The Miami Herald / April 24, 1998
By Larry Luxner
Puerto Rico's Government Development Bank plans to sell 100% of state-owned Puerto Rico Telephone Co. -- in what could be the largest telecom privatization in Caribbean history.
The proposal, which faces bitter union opposition, is the latest attempt by Puerto Rico's pro-statehood governor, Pedro Rosselló, to sell off inefficient government-owned entities throughout the Caribbean island.
Since taking office in 1993, Rosselló has successfully privatized Puerto Rico's state shipping line, Navieras; the government-owned pineapple processor, Lotus, and various sugar refineries, public-housing projects and state-owned hospitals. In 1994, the Rosselló administration also turned over the management of Puerto Rico Aqueducts and Sewer Authority (PRASA) to Houston-based PSG Inc., in a contract worth $200 million.
This privatization, however, is a direct consequence of the Telecommunications Act of 1996, and must be approved by both the Puerto Rico Legislature and the Federal Communications Commission, since Puerto Rico is a U.S. Commonwealth.
"The new act opens the market to competition, and PRTC -- being a government-owned company -- is subject to so many government rules and regulations that it will not have the same ability to compete as do private companies entering the local market," said Juan Velázquez, PRTC's vice-president for regulatory affairs.
Even though Puerto Rico has only 3.7 million inhabitants, its phone monopoly ranks as the 12th largest telco in the United States. Based on the 1.6 million lines in service, it is far larger than the national telephone companies of either Bolivia, Ecuador, Peru, Paraguay or the Dominican Republic -- all of which have either been sold off or are in the process of being privatized.
In 1974, the Commonwealth government bought PRTC from ITT Corp. for $165 million, and in 1989 created a subsidiary, Telefónica Larga Distancia (TLD), to compete for a share of the $200 million long-distance market between Puerto Rico and the U.S. mainland.
In 1990, Gov. Rafael Hernández Colón attempted to sell PRTC to Atlanta-based BellSouth International, but the deal was stymied by labor unions opposed to privatization, and by a law that required PRTC to be sold for at least $3 billion and prohibited the buyer from firing any employees for 18 months. Two years later, the government did manage to sell a majority stake in TLD to Madrid-based Telefónica de España for $142 million.
At the moment, Puerto Rico has a teledensity of about 37 lines per 100 inhabitants -- far higher than anywhere else in Latin America, but lower than the U.S. mainland average of 54 per 100.
Not surprisingly, Telefónica -- which has bought up phone companies in Argentina, Brazil, Chile and Peru -- is considered a front-runner for PRTC. So is GTE Corp., which owns the national phone monopolies of nearby Venezuela (CANTV) and the Dominican Republic (Codetel). Other strong candidates include BellSouth, which almost bought PRTC in the 1990 privatization attempt, and Bell Atlantic-Nynex, because of the high volume of calls between Puerto Rico and the New York area.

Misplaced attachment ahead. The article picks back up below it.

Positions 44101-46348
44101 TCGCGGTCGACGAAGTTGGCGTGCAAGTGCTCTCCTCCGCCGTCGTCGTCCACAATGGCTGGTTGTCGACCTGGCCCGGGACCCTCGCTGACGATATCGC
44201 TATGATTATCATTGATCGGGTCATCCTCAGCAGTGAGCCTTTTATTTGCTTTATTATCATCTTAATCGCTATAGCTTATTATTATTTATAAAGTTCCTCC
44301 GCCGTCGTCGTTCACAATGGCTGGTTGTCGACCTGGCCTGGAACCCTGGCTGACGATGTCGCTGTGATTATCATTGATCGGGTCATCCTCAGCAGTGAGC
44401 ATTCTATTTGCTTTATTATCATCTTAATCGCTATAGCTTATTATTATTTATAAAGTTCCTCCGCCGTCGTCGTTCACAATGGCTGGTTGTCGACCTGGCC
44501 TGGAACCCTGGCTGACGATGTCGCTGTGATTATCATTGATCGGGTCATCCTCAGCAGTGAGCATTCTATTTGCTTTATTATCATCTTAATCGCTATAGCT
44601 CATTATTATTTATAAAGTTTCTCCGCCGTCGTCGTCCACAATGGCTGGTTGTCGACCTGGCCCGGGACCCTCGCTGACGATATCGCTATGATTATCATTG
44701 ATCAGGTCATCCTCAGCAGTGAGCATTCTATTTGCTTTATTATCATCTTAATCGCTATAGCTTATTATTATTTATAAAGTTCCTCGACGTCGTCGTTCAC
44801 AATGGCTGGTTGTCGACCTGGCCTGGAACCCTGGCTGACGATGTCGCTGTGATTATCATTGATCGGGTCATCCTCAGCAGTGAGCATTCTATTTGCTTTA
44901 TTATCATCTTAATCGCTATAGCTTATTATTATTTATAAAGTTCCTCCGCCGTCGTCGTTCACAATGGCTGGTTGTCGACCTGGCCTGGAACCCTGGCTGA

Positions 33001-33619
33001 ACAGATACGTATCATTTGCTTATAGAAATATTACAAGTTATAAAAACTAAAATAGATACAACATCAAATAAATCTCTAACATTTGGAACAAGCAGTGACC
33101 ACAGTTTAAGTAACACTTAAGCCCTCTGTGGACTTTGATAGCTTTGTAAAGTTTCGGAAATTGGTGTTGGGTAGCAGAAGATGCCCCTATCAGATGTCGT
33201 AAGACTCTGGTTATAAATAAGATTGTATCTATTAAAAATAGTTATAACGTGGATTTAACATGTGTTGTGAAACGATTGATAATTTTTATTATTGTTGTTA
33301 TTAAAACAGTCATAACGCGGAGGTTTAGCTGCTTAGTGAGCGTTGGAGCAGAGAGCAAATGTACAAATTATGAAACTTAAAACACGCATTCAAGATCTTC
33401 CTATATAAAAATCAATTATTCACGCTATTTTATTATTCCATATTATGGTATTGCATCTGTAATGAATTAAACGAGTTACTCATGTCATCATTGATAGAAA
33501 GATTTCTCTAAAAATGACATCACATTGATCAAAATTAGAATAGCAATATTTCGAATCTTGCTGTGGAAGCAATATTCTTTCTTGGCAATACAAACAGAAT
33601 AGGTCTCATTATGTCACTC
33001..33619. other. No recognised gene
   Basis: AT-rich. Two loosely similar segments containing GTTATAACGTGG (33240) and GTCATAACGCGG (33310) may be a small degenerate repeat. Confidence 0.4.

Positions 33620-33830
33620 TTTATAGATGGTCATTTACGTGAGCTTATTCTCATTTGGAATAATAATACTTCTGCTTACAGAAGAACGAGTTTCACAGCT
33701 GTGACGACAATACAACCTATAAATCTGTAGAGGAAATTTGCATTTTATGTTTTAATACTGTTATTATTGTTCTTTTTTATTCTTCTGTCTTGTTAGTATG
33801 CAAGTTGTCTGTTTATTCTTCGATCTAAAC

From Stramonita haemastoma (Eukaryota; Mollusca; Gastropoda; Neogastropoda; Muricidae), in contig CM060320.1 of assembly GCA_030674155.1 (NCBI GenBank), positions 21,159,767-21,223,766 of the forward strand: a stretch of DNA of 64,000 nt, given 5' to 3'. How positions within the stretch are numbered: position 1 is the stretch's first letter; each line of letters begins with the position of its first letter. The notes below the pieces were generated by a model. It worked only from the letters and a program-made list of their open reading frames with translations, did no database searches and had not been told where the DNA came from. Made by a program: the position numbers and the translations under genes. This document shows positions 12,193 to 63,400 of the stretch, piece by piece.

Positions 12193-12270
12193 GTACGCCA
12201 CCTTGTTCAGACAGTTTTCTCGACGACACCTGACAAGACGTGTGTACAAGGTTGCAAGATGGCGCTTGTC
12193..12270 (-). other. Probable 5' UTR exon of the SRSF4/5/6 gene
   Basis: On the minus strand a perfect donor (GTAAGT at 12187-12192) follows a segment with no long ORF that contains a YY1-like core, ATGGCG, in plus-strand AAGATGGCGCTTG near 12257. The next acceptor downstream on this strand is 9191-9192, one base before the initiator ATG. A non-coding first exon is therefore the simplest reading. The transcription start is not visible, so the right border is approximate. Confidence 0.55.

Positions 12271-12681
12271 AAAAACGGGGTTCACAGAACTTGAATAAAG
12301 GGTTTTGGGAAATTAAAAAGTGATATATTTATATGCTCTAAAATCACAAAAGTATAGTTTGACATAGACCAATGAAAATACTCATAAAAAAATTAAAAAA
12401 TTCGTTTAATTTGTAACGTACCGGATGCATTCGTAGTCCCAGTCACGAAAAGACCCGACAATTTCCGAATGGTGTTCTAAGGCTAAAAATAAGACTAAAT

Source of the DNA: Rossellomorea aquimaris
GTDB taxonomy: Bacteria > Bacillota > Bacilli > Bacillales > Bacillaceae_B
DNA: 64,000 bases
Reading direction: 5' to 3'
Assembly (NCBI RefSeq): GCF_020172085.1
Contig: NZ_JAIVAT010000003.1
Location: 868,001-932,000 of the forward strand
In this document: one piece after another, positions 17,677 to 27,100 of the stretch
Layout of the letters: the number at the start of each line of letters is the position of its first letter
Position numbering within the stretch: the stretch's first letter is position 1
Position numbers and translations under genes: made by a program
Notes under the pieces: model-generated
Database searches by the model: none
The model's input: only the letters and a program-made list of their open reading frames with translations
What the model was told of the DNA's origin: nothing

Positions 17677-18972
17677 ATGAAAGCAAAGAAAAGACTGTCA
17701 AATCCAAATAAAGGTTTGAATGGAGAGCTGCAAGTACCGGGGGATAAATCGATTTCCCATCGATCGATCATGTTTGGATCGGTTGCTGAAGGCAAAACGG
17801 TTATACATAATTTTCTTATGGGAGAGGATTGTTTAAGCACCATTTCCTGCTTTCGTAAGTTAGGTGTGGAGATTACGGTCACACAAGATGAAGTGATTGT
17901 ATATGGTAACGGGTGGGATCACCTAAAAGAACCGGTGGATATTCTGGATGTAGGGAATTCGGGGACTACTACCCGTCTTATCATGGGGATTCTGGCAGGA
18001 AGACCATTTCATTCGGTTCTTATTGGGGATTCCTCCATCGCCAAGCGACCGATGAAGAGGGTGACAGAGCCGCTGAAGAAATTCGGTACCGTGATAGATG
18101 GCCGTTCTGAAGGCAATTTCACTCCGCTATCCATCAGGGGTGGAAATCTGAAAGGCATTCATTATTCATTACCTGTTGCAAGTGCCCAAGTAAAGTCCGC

This time, pro-statehood Rosselló isn't putting a minimum price on PRTC, though analysts say the company could fetch anywhere from $2.2 billion to $3.4 billion (based on an industry guideline of $2,000-3,000 per line). Last year, PRTC's revenues exceeded $1.1 billion, and profits came to $106 million. Earnings were down because of a dramatic reduction in intra-island long-distance rates -- a pre-emptive strike against private firms like AT&T, Sprint and TresCom that are gearing up to enter that $230 million market.
"We do not foresee [privatization having] any major impact on consumers such as higher tariffs, because the company has been profitable," said Velázquez. "Basically, whoever buys PRTC is subject to the same federal rules as any company in the United States, since Puerto Rico -- for FCC purposes -- is like any state."
In early April, just days after Rosselló announced the phone company would be privatized, PRTC President Agustín García was forced to resign because of an unrelated tax scandal involving one of the phone company's suppliers. Carmen Ana Culpeper, a San Juan banker, was named as García's replacement.
Although Pou promises that nobody will be laid off as a result of the sale, PRTC's 8,000 employees aren't buying that. The company's two largest unions, the Brotherhood of Independent Telephone Workers and the Independent Union of Telephone Workers -- swear they'll "wage the fight of the century" to stop the privatization from going through.
"There is opposition right now, from both unions," Pou conceded. "It's something we're going to have to work with. Once the selling process gets explained more in detail to the employees, they will be more sympathetic to the sale."
Opposition Sen. Antonio Fas Alzamora has already filed legislation to ban the privatization of PRTC, though the measure will probably die, given the Legislature's dominance by lawmakers loyal to the governor and his pro-statehood party. Meanwhile, Victor García San Inocencio, a representative of the Puerto Rican Independence Party, says the resignation of Agustín García (no relation) is the best thing that could have happened.
"I hope that this is the first step in cleaning the house," he quipped, "not selling it."